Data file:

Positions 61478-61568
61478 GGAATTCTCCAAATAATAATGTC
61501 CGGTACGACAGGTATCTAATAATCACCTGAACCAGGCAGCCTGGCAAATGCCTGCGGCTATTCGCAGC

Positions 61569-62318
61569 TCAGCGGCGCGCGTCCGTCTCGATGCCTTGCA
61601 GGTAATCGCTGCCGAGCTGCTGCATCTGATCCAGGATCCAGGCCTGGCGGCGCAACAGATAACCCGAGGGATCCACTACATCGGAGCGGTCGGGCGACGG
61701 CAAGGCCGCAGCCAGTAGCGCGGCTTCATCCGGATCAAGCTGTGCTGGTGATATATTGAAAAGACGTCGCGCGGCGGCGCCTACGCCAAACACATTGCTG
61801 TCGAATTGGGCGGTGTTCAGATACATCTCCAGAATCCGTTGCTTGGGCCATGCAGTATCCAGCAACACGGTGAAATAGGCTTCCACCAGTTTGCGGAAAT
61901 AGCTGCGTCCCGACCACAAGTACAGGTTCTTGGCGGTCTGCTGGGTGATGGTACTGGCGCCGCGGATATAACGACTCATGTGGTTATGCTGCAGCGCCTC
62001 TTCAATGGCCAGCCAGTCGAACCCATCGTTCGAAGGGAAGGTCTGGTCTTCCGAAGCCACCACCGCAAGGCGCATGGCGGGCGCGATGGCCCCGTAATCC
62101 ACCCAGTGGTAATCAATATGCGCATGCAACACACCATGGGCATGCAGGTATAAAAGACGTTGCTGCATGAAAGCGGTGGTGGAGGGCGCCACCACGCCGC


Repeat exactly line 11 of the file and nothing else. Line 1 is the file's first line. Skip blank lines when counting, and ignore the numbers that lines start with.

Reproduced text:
62101 ACCCAGTGGTAATCAATATGCGCATGCAACACACCATGGGCATGCAGGTATAAAAGACGTTGCTGCATGAAAGCGGTGGTGGAGGGCGCCACCACGCCGC